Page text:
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Japanese Court Rules Same-Sex Marriage Restrictions Unconstitutional
- On Wednesday, a Japanese district court in Sapporo, on the northern island of Hokkaido, ruled for the first time that restrictions against same-sex couples are unconstitutional.
- The court found that while some provisions of the Japanese constitution enshrine marriage as a union between a male and female, they don’t preclude the possibility of same-sex marriages. It also argued that other provisions ensure equal rights under the law for all citizens.
- Other current cases in Japan deal with the same issue regarding same-sex marriage as well as the need to pass legislation on the matter.
- LGBTQ+ people don’t face widespread repression in Japan, but also don’t have the same rights hetero couples enjoy, such as medical visitation rights, the ability to adopt, and spousal income tax deductions.
Editor’s Note: The Japanese government has asked Western outlets to adhere to Japanese naming conventions. To that end, Japanese names will be written as Family Name followed by Given Name.
Legal Victory for Same-Sex Japanese Couples
For the first time in Japanese history, a major court ruled on Tuesday that the government’s refusal to recognize same-sex marriages is unconstitutional.
This case is the first to be decided on out of multiple similar ones brought by 13 couples who coordinated to sue the government on Valentine’s Day 2019 in Sapporo, Tokyo, Osaka, and Nagoya. During proceedings, the government relied on language from Article 24 of the constitution, which states that “Marriage shall be based only on the mutual consent of both sexes and it shall be maintained through mutual cooperation with the equal rights of husband and wife as a basis.”
The court agreed with the argument; however, it also agreed with the plaintiffs’ argument that while Article 24 might apply to hetero couples, it doesn’t preclude the right for same-sex couples to marry. Ultimately, the court found the couples’ argument that the government violated Article 14, which guarantees equality under the law, the most compelling.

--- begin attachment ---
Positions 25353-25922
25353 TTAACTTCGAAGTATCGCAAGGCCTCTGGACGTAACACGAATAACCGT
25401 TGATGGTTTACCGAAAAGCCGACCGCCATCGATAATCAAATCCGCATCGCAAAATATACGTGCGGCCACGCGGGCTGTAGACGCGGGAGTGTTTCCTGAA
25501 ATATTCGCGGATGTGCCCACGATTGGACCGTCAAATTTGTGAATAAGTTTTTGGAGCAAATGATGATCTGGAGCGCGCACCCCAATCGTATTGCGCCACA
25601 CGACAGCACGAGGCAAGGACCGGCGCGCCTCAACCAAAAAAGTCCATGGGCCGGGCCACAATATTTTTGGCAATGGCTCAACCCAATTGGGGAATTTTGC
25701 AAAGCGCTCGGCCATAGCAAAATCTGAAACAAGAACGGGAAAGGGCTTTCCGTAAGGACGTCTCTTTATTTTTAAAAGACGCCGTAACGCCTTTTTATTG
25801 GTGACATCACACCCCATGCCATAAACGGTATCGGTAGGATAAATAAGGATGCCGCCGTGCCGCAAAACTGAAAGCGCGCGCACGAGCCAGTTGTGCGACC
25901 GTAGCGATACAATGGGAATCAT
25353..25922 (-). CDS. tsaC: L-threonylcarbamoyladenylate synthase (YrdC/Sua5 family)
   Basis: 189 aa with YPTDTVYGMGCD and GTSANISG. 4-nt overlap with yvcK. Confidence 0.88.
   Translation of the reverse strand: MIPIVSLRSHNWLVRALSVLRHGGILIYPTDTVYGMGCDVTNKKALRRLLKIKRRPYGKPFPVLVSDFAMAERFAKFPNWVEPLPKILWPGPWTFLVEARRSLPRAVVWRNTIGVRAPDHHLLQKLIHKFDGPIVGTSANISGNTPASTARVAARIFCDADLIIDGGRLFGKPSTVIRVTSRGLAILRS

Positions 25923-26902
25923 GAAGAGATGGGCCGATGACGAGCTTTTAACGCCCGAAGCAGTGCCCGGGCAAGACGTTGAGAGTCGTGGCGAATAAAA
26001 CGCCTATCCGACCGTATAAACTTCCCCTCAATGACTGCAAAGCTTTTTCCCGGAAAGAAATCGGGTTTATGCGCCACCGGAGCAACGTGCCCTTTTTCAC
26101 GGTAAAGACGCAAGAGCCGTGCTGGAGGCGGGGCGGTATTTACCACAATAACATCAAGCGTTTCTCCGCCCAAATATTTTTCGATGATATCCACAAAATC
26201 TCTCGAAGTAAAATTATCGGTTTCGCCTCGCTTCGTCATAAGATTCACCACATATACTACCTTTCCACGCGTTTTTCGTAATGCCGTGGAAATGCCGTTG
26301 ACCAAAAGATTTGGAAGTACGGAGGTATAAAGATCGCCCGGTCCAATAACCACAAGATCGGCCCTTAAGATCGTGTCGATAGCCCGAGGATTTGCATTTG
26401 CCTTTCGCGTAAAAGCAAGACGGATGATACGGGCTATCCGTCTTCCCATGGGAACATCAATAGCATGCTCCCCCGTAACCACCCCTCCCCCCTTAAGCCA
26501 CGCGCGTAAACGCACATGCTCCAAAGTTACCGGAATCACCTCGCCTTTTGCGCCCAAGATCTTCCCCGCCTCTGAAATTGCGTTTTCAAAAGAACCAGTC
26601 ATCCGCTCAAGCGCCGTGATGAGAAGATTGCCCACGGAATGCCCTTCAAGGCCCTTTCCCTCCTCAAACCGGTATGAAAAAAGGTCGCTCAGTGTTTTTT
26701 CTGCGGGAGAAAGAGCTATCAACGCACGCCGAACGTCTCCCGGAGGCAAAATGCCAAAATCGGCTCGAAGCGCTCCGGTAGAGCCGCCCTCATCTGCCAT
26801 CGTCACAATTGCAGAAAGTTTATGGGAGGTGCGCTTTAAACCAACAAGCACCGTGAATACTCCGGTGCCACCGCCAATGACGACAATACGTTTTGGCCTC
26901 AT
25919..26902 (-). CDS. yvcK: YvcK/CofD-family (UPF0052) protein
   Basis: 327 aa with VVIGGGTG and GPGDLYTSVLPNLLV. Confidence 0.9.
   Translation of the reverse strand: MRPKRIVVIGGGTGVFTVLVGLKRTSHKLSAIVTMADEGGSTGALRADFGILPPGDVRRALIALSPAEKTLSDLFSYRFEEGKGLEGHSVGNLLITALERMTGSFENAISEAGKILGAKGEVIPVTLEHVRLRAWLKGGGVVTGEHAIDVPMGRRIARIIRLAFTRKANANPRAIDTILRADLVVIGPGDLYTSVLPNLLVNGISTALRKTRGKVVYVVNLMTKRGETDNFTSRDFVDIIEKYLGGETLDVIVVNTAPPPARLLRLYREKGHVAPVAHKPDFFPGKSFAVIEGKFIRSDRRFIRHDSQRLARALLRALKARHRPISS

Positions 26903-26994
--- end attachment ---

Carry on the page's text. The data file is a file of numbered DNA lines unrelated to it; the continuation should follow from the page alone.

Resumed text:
Following the decision, supporters and the plaintiffs held celebrations outside the courthouse. “My tears didn’t stop flowing. The court took us seriously,” said a plaintiff in his 40s, who uses Kunimi Ryosuke as his pseudonym.
According to a government official, the Justice Ministry will now study the details of the decision and pending lawsuits around the country, although it should be noted that the ruling doesn’t make same-sex marriage legal across all of Japan. Despite lacking widespread authority to change the law, the ruling does hold weight among the other district courts that could lead to changes in the law itself.
Unfortunately for same-sex couples, that process may take some time, as the political will to officially write this into law is “lukewarm at best,” according to the Japan Times. Currently, Japan is the only G7 member state that doesn’t recognize same-sex marriage.
Growing Recognition in Japan
Currently, LGTBQ+ rights in Japan are varied. While LGTBQ+ people aren’t specifically targeted and repressed under the law, such as in Saudi Arabia, they aren’t given the same privileges and rights as hetero couples. Prominent examples include the struggle same-sex couples face to be granted medical visitation rights, the ability to make medical decisions for unconscious partners, co-parenting rights, and spousal income tax deductions.
All of this was brought up by Judge Takebe Tomoko Wednesday morning, who admonished the government for not offering “even a degree” of marital benefits to same-sex couples. Local municipalities have tried to rectify the situation by issuing “partnership certificates” to same-sex couples, which grant some of these rights. However, without a national policy, the rights are limited and can often be ignored by institutions.
Despite the drawbacks and ultimately limited nature of the win, activists have still hailed it as a massive victory for LGBTQ+ people in the nation not only because it backs up their right to marry and maintain the same rights as heterosexual individuals, but also because it draws more awareness and gives momentum to a movement that has slowly been gaining ground in the traditionally conservative country.